Growing older is something to celebrate
Our ageing society is both our biggest social change and our greatest achievement.
A girl born today has a 50% chance of living to see her 100th birthday, and by 2026, there will be 14.1 million people aged 65 and over – 2.3 million more than in 2016, a 19.5% increase over 10 years.
Our longer lives are an extraordinary success story of public health, nutrition and medical science. At the Centre for Ageing Better, we want everyone to enjoy a good later life. Unfortunately negative attitudes to ageing threaten this vision.
A socially acceptable discrimination
Despite being one of the nine protected characteristics under the UK Equality Act 2010, age is still something that appears to be socially acceptable to discriminate against. Product marketing, the fashion and retail industry, representations in media and even by charities can reinforce negative stereotypes.
We recently held an event with a wide range of people and organisations to debate how we could take steps to collectively break the taboo surrounding ageism.
There were five key things we took away from the discussion.
1. We need to rethink ‘old’
Often everyone over the age of 60 is lumped together as older people. This spans 40 years with huge differences between people. Older generations are becoming increasingly diverse and will continue to become so. We wouldn’t dream of thinking that everyone under the age of 40 is the same!
Despite rapid rises in how long we are living, we continue to use an outdated concept of how old is ‘old’.
2. We need to stop idolising youth and perceiving old age as a time of misery
It’s commonly suggested that older age is a time of loneliness, but recent data from ONS suggests that actually young people are more at risk . There is an urgent need to change the way we talk about old age.
We need to stop seeing decline, disability and misery as inevitable experiences of old age. We need to start seeing our longer lives as something to be celebrated.
After all, research suggests that our personal happiness increases in our 60s.
3. From anti-ageing to pro-ageing.
Walk into any health and beauty shop on the high street and you’ll see a wide range of products being marketed as anti-ageing, reinforcing the idea that getting old is something to be avoided at all costs.
Ageing is the most natural thing in the world; we shouldn't be fighting it.
It doesn't mean we don't want to look good as we get older. Our panel (and live audience) suggested products should be marketed as pro-ageing, communicating that we can look good as we age.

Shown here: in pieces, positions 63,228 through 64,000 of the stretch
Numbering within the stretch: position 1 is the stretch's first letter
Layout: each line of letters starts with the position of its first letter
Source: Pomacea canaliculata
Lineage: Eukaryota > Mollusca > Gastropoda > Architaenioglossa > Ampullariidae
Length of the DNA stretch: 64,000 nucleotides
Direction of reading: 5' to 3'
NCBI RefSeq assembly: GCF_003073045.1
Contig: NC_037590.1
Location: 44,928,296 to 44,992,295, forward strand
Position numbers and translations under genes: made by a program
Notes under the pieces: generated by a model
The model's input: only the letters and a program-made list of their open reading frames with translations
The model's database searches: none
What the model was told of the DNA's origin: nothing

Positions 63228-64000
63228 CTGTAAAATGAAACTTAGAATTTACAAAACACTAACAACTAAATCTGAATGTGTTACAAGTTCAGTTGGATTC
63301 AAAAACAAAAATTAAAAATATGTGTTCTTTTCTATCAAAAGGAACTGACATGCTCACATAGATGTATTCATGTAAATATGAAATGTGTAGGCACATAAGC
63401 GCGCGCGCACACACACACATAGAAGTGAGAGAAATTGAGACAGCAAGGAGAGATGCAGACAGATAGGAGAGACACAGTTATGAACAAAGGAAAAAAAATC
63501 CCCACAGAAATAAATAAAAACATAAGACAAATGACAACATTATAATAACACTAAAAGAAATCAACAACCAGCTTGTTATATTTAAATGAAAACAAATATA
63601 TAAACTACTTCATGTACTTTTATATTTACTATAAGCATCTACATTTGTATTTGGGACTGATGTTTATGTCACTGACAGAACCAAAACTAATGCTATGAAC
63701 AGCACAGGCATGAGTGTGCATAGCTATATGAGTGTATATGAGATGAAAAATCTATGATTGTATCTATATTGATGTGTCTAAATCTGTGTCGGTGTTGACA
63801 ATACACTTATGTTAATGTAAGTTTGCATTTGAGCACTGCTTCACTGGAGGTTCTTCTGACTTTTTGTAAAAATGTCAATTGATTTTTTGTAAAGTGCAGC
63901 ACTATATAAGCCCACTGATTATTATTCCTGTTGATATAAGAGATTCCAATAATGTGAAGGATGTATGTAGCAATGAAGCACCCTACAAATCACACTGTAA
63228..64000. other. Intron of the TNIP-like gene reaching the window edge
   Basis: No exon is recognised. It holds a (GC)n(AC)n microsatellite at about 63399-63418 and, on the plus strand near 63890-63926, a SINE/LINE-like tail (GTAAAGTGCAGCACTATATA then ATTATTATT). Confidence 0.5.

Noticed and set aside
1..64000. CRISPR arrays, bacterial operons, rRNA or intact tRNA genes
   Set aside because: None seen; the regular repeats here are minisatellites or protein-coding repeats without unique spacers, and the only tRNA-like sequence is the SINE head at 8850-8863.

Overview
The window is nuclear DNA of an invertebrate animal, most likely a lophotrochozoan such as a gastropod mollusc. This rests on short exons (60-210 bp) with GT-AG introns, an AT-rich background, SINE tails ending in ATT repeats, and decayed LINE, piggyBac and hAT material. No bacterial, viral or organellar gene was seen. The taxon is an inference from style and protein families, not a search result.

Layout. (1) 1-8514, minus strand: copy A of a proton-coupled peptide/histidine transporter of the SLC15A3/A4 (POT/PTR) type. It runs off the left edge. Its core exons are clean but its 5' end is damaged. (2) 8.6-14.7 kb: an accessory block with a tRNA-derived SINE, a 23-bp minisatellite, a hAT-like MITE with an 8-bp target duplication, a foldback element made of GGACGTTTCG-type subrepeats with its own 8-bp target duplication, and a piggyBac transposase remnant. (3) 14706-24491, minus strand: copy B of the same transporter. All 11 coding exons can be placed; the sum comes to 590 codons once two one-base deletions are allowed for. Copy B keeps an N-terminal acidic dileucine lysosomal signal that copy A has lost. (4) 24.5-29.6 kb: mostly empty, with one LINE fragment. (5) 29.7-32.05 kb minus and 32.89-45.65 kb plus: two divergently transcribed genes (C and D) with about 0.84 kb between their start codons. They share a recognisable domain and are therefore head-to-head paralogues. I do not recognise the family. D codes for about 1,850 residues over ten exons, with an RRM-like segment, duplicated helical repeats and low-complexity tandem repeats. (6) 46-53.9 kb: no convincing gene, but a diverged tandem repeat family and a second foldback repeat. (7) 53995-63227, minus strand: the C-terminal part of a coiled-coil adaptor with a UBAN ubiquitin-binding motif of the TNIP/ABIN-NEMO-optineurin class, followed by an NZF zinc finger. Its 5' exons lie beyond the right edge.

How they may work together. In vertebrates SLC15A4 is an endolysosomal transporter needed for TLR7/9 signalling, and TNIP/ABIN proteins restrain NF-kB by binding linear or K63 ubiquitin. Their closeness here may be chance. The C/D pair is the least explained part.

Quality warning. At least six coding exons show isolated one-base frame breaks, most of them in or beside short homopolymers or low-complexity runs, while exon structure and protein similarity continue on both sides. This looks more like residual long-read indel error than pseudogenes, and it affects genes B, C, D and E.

4. We need more diverse role models
There are a lot of positive role models in later life, from Hollywood stars to sports people and community leaders – even politicians. We see them all the time.
But there are fewer realistic role models that represent the diversity of older people in advertising or on TV.
We need popular culture to reflect and make people in their 60s, 70s and 80s more visible. And that doesn't just mean the odd article about an actor 'ageing beautifully' or someone who's taken up skydiving in their 80s (impressive though that is!).
5. When stereotypes affect reality
These negative stereotypes affect how we are treated when others perceive us as ‘old’, whether we are hired for jobs, considered for promotion, seen as valued customers or entitled to services. We see it in the fact that once people over 50 are out of work, they struggle more than younger age groups to get a job. Our work on the role of home adaptations suggests that people are put off getting products such as handrails installed in their homes because they don’t want to accept they are getting older and less mobile. Our report on Inequalities in Later Life showed that chronological age can be a barrier to treatment for a range of physical and mental health conditions.
There is a fine line between ageist attitudes and discrimination.
On behalf of our future selves
We also internalise these stereotypes and this leads us to fear our future selves.
Changing ageist attitudes and tackling age discrimination will not only make a difference for older people today but will also make a difference to our future selves.
Campaigns such as #NoMoreWrinklyHands to combat stereotypical images of older people has a loud voice on social media, suggesting that the culture is beginning to shift. But we’ve a long way to go.
Anna Dixon is the Chief Executive of the Centre for Ageing Better.
The views and opinions expressed in this article are those of the author and do not necessarily reflect the policy or position of Independent Age.
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